I'm a partner in the advanced analytics group at Bain & Company, the global management consulting firm. My primary focus is on marketing analytics (bio). I've been writing here (views my own) about marketing, technology, e-business, and analytics since 2003 (blog name explained).

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March 29, 2004

The Business of Blogging

This post originally appeared on my first blog, hosted by Harvard Law School's Berkman Center. Jeff Jarvis later kindly mentioned it here.

We're in the middle of a blogging bubble, or at least it feels that way if you spend any time at all in the Blogosphere.  So, many people are asking, "Is there a business here?"  This note suggests some ways of thinking about this.

Here are some numbers.

First, according to the Pew Research Center's most recent survey,  over 2 million Americans are reading blogs today, and just under 1 million are authoring them.  As many people read blogs as bid at eBay, and they outnumber those (that will admit to) visiting adult sites.

Blogging is pretty new, but it feels like we're in the steep part of an adoption curve.  So let's say those numbers double in the next year and we've got ~2 million bloggers out there.

Let's assume 1/3 blog for free through some service, 1/3 pay a modest fee (~$5/ month at Typepad's lowest rate) for something snazzier, and the balance blog on organizationally-sponsored blog software at the rate of ~100 bloggers per installation, with each installation costing ~$1k in software license fees/ year (more or less what Manila runs).

So that's ~1 million bloggers at $60/year, or ~$60 million, plus another million -- divided by a hundred per installation -- across 10k sites, at 1k a year each, for another $10 million.  Let's be generous and round up to $100 million, and then globalize things and double it. So we're looking at a $200 million/ year market.

This is of course modest by today's VC standards, which may explain why none have stepped in.  Notwithstanding, Joi Ito and the other  Six Apart investors, and Ross Mayfield's and Dave Winer's angels, if any, will doubtless make money because they will build $20m+/ year firms worth 2x+ sales, if and when they sell.  Of course, arguably blogs are ultimately a feature of broader portals, and ISP's and others will likely offer blogs as part of the basic personal or small business package soon.

I'm sure this is a pretty narrow way of thinking about things. So let's come at it from a different angle.  Today, cheap publishing tools (whether blogs, Frontpage, or plain old Notepad+HTML+FTP) have produced an ocean of content on the Web.  Finding what you want and staying engaged with it is still hard.  Search is still primitive: by keyword, occasionally with Boolean connectors.

Now enter RSS.  RSS -- and for that matter any other standard for web services that becomes sufficiently popular -- could be the basis for "structured" search, that could (will) complement the simple keyword-based search we see today.  With structured search, the entire Web (or at least nodes that publish according to whatever standard emerges for the item being searched for) becomes a database that can be queried in the powerful way we've become used to.  Think Froogle, only cleaned up and useful.  So useful in fact, Microsoft is onto it too of course (thanks to my friend Perry Hewitt for forwarding this news).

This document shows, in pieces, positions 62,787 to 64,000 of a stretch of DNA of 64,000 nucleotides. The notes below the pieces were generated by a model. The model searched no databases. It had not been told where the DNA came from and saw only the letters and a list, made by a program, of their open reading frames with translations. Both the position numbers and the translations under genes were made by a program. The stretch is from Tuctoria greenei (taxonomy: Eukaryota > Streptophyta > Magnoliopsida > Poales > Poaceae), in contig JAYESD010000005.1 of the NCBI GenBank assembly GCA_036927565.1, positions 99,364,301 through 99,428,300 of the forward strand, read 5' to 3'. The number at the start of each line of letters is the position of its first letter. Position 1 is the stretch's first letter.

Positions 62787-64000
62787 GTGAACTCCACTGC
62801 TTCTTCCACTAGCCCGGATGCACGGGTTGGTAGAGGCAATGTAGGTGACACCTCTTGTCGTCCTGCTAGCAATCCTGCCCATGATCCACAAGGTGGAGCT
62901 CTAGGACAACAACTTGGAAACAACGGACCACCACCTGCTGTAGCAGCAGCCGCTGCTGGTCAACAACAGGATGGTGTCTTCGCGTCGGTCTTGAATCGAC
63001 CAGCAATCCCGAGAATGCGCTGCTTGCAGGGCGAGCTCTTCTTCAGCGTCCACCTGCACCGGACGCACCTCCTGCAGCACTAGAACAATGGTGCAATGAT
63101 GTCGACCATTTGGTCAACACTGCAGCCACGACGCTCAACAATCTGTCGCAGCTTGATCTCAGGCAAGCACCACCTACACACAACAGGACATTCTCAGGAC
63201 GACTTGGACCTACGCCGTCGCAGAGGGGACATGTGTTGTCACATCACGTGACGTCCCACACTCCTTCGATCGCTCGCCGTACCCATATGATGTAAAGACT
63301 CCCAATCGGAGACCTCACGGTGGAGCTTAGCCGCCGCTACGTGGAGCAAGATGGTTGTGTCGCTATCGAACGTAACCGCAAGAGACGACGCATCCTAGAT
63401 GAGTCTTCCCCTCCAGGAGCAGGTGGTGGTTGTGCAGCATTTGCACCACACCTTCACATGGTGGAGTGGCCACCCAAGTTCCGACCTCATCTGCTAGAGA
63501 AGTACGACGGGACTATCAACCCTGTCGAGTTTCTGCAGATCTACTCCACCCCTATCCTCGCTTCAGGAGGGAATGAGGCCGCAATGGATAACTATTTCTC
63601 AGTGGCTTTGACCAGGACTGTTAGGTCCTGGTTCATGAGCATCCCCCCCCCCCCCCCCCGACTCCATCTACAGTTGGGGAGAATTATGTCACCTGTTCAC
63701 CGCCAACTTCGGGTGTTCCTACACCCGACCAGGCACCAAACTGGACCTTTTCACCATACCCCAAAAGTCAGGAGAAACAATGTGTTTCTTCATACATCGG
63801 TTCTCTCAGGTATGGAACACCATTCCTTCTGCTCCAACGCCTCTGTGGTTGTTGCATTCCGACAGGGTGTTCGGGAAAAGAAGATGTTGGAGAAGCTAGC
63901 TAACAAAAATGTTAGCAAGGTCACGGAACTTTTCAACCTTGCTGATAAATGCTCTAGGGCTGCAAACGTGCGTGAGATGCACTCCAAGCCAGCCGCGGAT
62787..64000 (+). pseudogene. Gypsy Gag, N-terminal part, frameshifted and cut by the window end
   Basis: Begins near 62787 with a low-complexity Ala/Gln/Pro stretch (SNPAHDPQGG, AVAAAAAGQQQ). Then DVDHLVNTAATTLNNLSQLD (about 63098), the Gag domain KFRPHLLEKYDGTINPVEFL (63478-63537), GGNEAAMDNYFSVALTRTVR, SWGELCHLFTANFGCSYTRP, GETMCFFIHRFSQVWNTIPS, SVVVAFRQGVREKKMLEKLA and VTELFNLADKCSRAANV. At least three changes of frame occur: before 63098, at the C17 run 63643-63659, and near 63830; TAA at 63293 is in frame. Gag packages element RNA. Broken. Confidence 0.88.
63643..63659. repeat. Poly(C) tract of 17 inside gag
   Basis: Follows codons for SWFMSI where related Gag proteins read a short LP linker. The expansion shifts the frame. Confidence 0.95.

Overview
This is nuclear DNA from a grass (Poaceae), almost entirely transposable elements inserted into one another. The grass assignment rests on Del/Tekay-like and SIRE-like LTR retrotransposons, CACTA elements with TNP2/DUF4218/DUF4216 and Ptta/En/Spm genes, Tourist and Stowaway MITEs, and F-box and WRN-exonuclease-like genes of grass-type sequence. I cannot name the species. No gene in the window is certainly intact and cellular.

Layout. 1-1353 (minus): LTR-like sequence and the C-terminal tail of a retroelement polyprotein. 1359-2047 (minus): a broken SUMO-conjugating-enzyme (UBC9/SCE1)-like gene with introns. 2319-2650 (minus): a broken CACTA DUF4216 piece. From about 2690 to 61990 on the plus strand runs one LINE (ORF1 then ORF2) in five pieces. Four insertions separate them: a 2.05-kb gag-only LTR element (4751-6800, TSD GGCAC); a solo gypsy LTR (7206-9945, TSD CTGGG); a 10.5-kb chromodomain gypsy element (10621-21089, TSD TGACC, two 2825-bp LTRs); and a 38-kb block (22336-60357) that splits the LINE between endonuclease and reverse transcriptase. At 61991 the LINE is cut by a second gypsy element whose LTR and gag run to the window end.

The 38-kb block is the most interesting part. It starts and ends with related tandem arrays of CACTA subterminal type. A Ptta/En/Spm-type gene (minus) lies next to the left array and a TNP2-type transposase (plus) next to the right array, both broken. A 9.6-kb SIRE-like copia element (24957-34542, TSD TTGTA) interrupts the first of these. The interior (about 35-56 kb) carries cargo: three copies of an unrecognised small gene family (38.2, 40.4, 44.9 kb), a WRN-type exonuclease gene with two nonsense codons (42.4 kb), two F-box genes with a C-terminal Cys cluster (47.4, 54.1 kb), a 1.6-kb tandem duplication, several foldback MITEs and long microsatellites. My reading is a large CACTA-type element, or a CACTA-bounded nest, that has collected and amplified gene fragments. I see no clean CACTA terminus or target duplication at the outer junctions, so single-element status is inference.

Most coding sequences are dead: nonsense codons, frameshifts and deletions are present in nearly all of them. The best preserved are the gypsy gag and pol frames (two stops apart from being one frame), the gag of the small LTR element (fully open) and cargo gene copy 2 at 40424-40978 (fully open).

RSS is an open standard, so it's free.  But extensions to it don't need to be, and shouldn't always be.  Examples of ones that should be include events, as described here before.  But examples of ones that might not be include pricing information.  We can envision a firm that might write such an extension, and then license associated plug-ins to publishers and readers.  This new intermediary could end up being to eBay what NASDAQ has been to the NYSE (a peer-to-peer market vs. a hub-and-spoke one).  Such a firm might not make much money on the plug-ins, because it would certainly want to see them widely deployed. But it might make money in the information it builds from watching activity across the network of publishers, and possibly from looking at the pollers as well (as in patterns among requesting IP's, less useful when you're coming from AOL, but more useful when your request is coming in from XYZ.com).  And the business might not stop with the simple sale of information about this activity, or even value-added analysis of it.  If you can envision people placing bets against possible implications, you have the makings of a financial market, with transaction costs (though I guess eBay still wins because people might use Paypal).  Think "RSS futures".

(To a certain extent this all feels like a re-hash of the hype around web services of just two years ago, with everyone talking about how much money there might be to be made in such things as UDDI directories and such.  And of course most public exchanges -- eBay the prominent exception -- failed to generate much liquidity, and  it's been the private exchanges that streamline supply chains that have ultimately proven to be most economically viable.  But I'm sure there's lessons from those experiences that could inform the new kind of models I'm speculating on here.)

Andy Roberts just posted on his idea of the Delta Web, which we knocked around at dinner the other night.  Read it as a complement to this post.

So how much might this be worth?  Depends I guess on the transaction volume involved (number and value) and on how much value there is in the information about such transaction flows, and in supporting liquidity in the various necessary ways.


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